Legal challenge could change East Kern representation

Rebecca Neipp

News Review Staff Writer

Legal challenge  could change East Kern representationA legal challenge to the supervisorial district lines in Kern County could have a dramatic impact on the political representation and advocacy of the outlying communities, depending on the decision following Dec. 5 testimonies in a Fresno District Court.

The Mexican American Legal Defense and Educational Fund is suing the county, claiming that the current lines violate the Federal Voting Rights Act.

Lines were adjusted slightly in 2011 to reflect population changes identified in the 2010 census. “At the core of the case is whether the ways the lines were drawn interact with other factors in the county to dilute the Latino vote,” said Denise Hulett, senior counsel for MALDEF.

During the meetings to gather public input for redistricting after the last census, members of a Latino group promoted a plan that they said would improve chances that their communities would gain the political representation that reflected their interests.

That plan would have combined most of the 1st and 2nd districts to create one desert community. At the time, representatives of Mojave, Rosamond, California City, Ridgecrest and other outlying areas said that would only dilute the voice of rural communities — which also include military bases at Edwards Air Force Base and China Lake.

According to the 2010 census, Kern County had a total population of 839,631. According to factfind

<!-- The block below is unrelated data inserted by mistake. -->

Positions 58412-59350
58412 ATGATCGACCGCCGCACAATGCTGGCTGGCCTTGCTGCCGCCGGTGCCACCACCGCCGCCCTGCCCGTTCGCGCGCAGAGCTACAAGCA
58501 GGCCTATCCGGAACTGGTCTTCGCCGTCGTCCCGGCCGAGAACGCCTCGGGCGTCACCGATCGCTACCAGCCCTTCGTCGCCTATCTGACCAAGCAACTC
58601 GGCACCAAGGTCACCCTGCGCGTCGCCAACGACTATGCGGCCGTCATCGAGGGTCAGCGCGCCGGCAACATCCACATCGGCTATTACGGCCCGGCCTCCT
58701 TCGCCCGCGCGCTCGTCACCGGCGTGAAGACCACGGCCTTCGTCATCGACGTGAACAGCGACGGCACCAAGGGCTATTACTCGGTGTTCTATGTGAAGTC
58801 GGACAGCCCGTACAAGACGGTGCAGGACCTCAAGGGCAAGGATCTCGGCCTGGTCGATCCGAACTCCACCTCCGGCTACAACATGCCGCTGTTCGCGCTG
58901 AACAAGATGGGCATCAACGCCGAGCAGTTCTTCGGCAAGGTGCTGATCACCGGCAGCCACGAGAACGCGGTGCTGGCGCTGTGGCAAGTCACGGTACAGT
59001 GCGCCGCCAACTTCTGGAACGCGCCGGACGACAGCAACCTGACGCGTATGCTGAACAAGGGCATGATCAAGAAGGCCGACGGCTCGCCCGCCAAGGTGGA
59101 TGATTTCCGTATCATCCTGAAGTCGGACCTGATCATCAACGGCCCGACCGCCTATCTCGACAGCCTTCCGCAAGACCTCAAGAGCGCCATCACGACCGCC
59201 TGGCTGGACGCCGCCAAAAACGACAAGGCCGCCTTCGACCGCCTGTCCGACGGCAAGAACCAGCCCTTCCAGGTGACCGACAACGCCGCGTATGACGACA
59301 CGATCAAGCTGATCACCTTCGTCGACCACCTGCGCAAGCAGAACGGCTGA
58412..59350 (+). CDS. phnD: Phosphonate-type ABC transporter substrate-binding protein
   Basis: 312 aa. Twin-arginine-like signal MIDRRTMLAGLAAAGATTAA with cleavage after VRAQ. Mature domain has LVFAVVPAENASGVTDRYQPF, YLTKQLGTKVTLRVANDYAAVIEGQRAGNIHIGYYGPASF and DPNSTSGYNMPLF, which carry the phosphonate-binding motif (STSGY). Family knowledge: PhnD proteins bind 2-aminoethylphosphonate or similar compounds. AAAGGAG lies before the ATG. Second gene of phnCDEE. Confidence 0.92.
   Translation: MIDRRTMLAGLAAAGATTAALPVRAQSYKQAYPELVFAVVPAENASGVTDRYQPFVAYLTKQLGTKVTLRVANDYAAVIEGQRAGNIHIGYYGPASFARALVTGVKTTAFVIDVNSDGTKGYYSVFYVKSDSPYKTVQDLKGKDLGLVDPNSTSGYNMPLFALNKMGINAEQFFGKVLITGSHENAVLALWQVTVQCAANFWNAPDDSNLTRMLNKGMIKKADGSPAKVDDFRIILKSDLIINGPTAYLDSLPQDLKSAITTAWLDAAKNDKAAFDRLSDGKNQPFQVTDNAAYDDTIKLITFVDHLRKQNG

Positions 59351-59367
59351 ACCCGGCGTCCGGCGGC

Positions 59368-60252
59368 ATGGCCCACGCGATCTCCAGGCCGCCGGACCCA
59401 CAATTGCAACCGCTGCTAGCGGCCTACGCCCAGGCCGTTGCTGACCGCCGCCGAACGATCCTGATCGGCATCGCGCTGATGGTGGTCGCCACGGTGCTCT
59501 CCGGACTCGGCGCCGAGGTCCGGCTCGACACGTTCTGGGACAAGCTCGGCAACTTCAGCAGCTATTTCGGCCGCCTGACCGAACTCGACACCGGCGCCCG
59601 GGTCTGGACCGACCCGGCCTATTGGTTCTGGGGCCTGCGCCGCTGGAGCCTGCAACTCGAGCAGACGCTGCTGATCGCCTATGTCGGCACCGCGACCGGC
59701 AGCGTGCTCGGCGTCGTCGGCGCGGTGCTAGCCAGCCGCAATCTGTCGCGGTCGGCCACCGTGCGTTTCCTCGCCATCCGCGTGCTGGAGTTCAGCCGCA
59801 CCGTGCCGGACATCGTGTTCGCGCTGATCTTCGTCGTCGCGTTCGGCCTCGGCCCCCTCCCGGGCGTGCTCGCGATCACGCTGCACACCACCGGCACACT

er.census.gov, approximately 49.2 percent of the population claim some Hispanic or Latino heritage. However, MALDEF claims that the only district with a majority of Latino heritage is District 5, represented by Leticia Perez.

MALDEF is asking Kern to redraw the lines to create at least two districts that reflect Latino heritage.

In previously published reports, Kern County Counsel Mark Nations challenged this approach.

“The basic problem they have with their case is that they’re trying to argue that in 2010-11 you could have drawn two majority-minority districts. The only way you could have done it would be to do what they say they don’t want done — which is by gerrymandering.

“You would have to take communities of very diverse interests like Shafter and Delano and put them together. We think it would be incredibly disruptive.”

At press time, the county was still awaiting a ruling from last month’s proceedings.

Anticipated outcomes are denying the request for redistricting, redrawing boundaries for the 2018 race or redrawing boundaries to incorporate plaintiff concerns and the 2020 census.

Story First Published: 2018-01-05